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    With the steady flow of settlers in to Indian “” land, Eastern newspapers printed sensationalized stories of savage native tribes committing widespread massacres of hundreds of white travelers. Although some settlers lost their lives to American Indian attacks, this was in no way the norm; in fact, Native American tribes routinely helped settlers cross the Plains. Not only did the American Indians offer wild game and other supplies to travelers, but they served as guides and messengers between wagon trains as well. Despite the good natures of the American Indians, settlers still feared the possibility of an attack.

     

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    To soothe these concerns, in 1851 the U.S. government kept a conference with several local Indian tribes and established the Treaty of Fort Laramie. Under this treaty, each Native American tribe consented to a bounded territory, allowed the government to construct roads and forts in this territory and pledged not to ever attack settlers; in return the federal government agreed to honor the boundaries of each tribe’s territory and make total payments to the Indians. The Native American tribes responded quietly to the treaty; in fact the Cheyenne, Sioux, Crow, Arapaho, Assinibione, Mandan, Gros Ventre and Arikara tribes, who signed the treaty, even consented to end the hostilities amongst their tribes to be able to accept the terms of the treaty.

     

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    indian treaties were regularly violated by the USThis peaceful accord between the U.S. government and the Native American tribes didn’t last very long. After hearing reports of fertile land and great mineral wealth in the West, the government soon broke their promises established in the Treat of Fort Laramie by allowing thousands of non-Indians to flood into the area. With so many newcomers heading west, the federal government established a plan of restricting Native Americans to reservations, limited areas of land within a group’s territory “” reserved exclusively for Indian use, in order to provide more land for the non-Indian settlers.

    In a series of new treaties the U.S. government commanded Native Americans to surrender their land and move to reservations in exchange for protection from attacks by white settlers. In addition, the Indians were offered a yearly stipend that would include money in addition to foodstuffs, livestock, household goods and farming tools. These reservations were established in an effort to pave the way for heightened U.S. growth and administration in the West, as well as to keep the Native Americans divided from the whites in order to decrease the chance for friction.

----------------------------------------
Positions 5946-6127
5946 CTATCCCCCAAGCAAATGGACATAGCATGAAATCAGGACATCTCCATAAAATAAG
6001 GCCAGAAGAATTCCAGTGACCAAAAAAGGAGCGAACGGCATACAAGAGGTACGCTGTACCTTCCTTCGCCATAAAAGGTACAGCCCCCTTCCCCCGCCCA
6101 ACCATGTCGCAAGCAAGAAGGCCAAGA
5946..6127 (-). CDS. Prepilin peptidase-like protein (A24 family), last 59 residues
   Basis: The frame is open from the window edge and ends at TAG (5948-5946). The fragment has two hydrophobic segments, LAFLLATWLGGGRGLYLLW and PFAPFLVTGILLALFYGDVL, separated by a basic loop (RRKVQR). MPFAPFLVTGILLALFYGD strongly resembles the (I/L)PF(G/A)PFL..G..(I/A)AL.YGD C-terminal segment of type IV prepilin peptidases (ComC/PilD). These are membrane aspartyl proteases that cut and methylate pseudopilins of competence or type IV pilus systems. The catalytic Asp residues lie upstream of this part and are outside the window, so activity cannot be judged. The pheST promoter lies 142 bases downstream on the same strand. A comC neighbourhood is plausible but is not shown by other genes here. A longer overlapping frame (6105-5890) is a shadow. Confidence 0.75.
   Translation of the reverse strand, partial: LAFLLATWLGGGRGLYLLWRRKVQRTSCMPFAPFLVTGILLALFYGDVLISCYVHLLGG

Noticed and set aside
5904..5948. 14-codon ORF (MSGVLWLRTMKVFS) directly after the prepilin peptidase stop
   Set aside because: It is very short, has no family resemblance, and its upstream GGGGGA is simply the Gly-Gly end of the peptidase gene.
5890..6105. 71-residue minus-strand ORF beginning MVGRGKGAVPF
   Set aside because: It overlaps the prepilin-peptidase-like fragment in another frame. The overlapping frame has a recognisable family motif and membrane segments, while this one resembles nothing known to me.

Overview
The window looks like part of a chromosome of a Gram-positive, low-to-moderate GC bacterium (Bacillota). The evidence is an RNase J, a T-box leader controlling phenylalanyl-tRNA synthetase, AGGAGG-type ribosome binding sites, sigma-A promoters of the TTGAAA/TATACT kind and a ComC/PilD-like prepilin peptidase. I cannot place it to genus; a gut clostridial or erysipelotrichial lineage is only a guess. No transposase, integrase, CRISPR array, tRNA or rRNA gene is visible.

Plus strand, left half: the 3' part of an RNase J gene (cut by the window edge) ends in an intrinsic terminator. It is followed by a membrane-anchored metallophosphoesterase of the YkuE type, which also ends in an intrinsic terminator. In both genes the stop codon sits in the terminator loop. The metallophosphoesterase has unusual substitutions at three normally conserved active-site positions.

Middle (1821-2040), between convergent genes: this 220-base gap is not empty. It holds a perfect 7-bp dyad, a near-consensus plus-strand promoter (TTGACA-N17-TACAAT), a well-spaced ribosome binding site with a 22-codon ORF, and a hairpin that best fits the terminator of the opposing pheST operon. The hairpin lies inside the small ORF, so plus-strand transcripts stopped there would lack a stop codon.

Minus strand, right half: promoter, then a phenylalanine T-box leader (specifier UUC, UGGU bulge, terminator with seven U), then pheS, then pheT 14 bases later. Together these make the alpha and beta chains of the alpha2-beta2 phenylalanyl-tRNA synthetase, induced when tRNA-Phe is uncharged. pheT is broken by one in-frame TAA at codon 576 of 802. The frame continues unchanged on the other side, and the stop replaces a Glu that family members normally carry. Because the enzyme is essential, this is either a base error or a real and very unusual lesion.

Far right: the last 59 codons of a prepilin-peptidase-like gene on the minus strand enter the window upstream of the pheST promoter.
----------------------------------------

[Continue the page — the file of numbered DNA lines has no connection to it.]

History of the Plains Indians


    These deals had many complications. Most significantly many of the native peoples did not altogether grasp the document that they were finalizing or the conditions within it; moreover, the treaties did not respect the cultural practices of the Native Americans. In addition to this, the government departments accountable for applying these policies were plagued with awful management and corruption. In fact most treaty conditions were never accomplished.

    The U.S. government rarely held up their side of the agreements even when the Native Americans relocated quietly to their reservations. Unethical bureau agents repeatedly sold the supplies that were intended for the Indians on reservations to non-Indians. Moreover, as settlers demanded more land in the West, the government constantly cut the size of Indian reservations. By this time, most of the Native American people were unhappy with the treaties and angered by the settlers’ constant demands for land.

     

    A Look at Native American Symbols


    Angered by the government’s dishonest and unjust policies, some Native American tribes, including bands of Cheyennes, Arapahos, Comanches and Sioux, fought back. As they fought to maintain their territories and their tribes’ survival, over a thousand skirmishes and battles broke out in the West between 1861 and 1891. In an effort to compel Native Americans onto the reservations and to end the violence, the U.S. government reacted to these hostilities with significant military operations. Clearly the U.S. government’s Indian policies were in need an adjustment.

     

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    iroquois indian serving union forces in the civil warNative American policy changed dramatically following the Civil War. Reformers felt that the scheme of driving Native Americans into reservations was far too severe even though industrialists, who were worried about their property and resources, thought of assimilation, the cultural absorption of the American Indians into “white America” as the only permanent means of ensuring Native American survival. In 1871 the government passed a pivotal law stating that the United States would not deal with Native American tribes as sovereign entities.